With Bardem on usual form as the somewhat ciphered, unknown quantity, and both Ed Harris and Michelle Pfeiffer reminding everyone of their raw and unquestionable talent, Aronofsky throws the remainder of his cast around and around in order to suit his narrative endgame, with jarring inclusions from the likes of Domhnall Gleeson and Kristen Wiig seeming so surreal it almost cripples the way in which you as a viewer should be embracing the movie, particularly in regard to its’ ever-wandering tone. If you head to in to a screening of mother! wanting a jump-scare ridden horror, you are bound to leave extremely disappointed, and whilst there is undoubtedly elements of genre-literate exploitation aplenty, with the film evoking everything from the likes of Twin Peaks: Fire Walk With Me in terms of its’ hateful depiction of the human existence to the social commentary extremity evident within Ruggero Deodato’s Cannibal Holocaust, Aronofsky’s latest is not a film to be enjoyed, instead it is the type of movie you digest, mull over and decide to what to make of it after three glasses of whisky and a trip to a puppy farm to combat the oppressive shock your mind is layered in after exiting the auditorium. mother! gave me nightmares, and not many films manage to bury that deep within the confines of my psyche but it goes to show how much of an astonishing, messed-up cinematic achievement Aronofsky has managed to create in a cinematic environment when risks are so rarely eaten up.
Overall Score: 9/10
“The Imminent Destruction Of All We Know And Love, Begins Now…”
Whilst overly long blockbuster movies are indeed not exactly anything original, it does take the patience of a saint to be able to sit through and enjoy most of Michael Bay’s most recent cinematic exploits, and whilst The Rock and Bad Boys prove that sometimes Bay does manage to create something which although is undeniably stupid, is too a whole bunch of fun, his annoyingly pompous stamp on the Transformers series proves without a doubt that fame and fortune is the only thing on the mind of its’ creators, particularly when the series just doesn’t seem to be slowing down in terms of worldwide and domestic gross. Clocking in at a staggering 149 minutes however, a runtime which is actually generously measured when put up against previous Transformers entries, The Last Knight is stated by both Bay and leading star Mark Wahlberg to be the final entry into the CGI-fuelled, overlong, action franchise and with that in mind, there is a sense of joy heading into the cinema knowing that this may indeed be the last time to witness Bay’s live action interpretation of Hasbro’s famous plastic toy range. Unfortunately, yet rather inevitably, The Last Knight is not exactly a movie which can classed as anything remotely joyful, with Bay successfully managing to create the most insipid, boring and woeful excuse for a blockbuster in years. Wait a second while I just clear my tinnitus.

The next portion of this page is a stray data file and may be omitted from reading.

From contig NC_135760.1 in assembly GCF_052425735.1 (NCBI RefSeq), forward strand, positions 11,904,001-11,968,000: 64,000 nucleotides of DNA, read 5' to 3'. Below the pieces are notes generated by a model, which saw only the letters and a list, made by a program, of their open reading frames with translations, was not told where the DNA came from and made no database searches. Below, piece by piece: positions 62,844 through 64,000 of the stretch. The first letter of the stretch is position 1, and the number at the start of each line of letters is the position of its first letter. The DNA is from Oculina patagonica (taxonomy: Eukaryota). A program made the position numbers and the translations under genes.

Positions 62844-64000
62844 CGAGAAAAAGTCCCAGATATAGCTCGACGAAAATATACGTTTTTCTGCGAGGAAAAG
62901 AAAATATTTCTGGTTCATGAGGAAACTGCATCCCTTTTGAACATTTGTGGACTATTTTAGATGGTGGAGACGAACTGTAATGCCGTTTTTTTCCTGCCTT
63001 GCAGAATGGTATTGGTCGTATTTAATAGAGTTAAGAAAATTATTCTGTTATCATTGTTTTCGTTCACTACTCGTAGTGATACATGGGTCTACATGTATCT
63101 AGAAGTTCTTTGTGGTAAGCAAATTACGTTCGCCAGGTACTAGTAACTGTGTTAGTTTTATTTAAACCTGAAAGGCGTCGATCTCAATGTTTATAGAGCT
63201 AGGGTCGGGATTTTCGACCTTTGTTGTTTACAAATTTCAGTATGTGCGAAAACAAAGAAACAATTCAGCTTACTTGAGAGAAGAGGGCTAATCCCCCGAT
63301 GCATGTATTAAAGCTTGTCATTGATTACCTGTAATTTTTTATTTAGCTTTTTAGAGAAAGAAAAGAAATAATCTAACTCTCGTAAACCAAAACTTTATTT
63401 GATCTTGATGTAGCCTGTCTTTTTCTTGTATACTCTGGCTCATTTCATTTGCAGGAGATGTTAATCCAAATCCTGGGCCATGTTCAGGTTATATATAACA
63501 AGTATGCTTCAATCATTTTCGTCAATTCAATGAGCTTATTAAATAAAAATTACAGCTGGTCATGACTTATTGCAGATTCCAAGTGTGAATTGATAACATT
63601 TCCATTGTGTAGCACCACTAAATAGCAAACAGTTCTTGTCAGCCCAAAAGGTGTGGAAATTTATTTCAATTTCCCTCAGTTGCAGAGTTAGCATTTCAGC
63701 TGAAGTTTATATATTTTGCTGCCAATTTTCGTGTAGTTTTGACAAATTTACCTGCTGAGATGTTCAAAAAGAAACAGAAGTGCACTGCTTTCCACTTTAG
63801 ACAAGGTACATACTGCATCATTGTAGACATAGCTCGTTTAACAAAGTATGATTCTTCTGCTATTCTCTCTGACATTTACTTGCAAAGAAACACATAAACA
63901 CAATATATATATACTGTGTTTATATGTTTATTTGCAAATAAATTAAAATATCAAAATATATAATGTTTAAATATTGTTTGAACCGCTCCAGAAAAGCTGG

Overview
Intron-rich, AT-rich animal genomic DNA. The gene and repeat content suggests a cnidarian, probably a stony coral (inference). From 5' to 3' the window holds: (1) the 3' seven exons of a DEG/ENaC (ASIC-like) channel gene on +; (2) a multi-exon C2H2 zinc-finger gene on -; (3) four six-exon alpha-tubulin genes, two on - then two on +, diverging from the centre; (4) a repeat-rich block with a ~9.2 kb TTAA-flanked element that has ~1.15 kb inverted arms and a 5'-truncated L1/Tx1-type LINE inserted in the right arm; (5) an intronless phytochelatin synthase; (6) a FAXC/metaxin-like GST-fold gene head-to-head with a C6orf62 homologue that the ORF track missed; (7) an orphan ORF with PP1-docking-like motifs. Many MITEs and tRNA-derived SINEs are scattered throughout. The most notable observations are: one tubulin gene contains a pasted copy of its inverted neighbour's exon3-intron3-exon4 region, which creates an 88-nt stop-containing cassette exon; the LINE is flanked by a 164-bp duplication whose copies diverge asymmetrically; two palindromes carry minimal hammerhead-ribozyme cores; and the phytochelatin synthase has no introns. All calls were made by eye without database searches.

Although narrative and plot are never usually at the forefront of most Transformers movies, The Last Knight actually revels in the fact that there simply isn’t a story to be told. Whilst something about King Arthur, Merlin and some ancient, historic sword attempts to linchpin the movie together, Bay’s latest makes Batman v. Superman look like a picture-book example of coherent A to B storytelling, with the movie too often more interested in endless explosions and placid CGI to really offer anything for the audience to really sink their emotional teeth into. Aside from a woeful narrative, epileptic editing and a cash-hungry supporting cast including the likes of Sir Anthony Hopkins, The Last Knight suffers from two inexcusable elements which simply make the film a painful exercise of patience. Firstly, the length. Not many films earn the right to be 150 minutes plus and whilst The Last Knight may be one of the shorter Transformers offerings, my sweet lord do you feel every single second of its’ sheer awfulness, with each passing minute ripping your soul apart as you slowly lose hope in the future of cinema as we know it. Secondly, and perhaps more importantly, the 12A rating slapped onto the movie encourages kids to go and see it, albeit with their parents, and whilst the action and spectacle may keep many wildly entertained, the constant use of unnecessary expletives and ripe sexual references make this supposed “kids” movie a poison chalice of misjudgement, and a movie which although may succeed in taking shed loads of money, will surely not satisfy even the most hardcore of Transformers fans. An explosive mess of a movie, The Last Knight is worthy of complete avoidance. Don’t take the risk.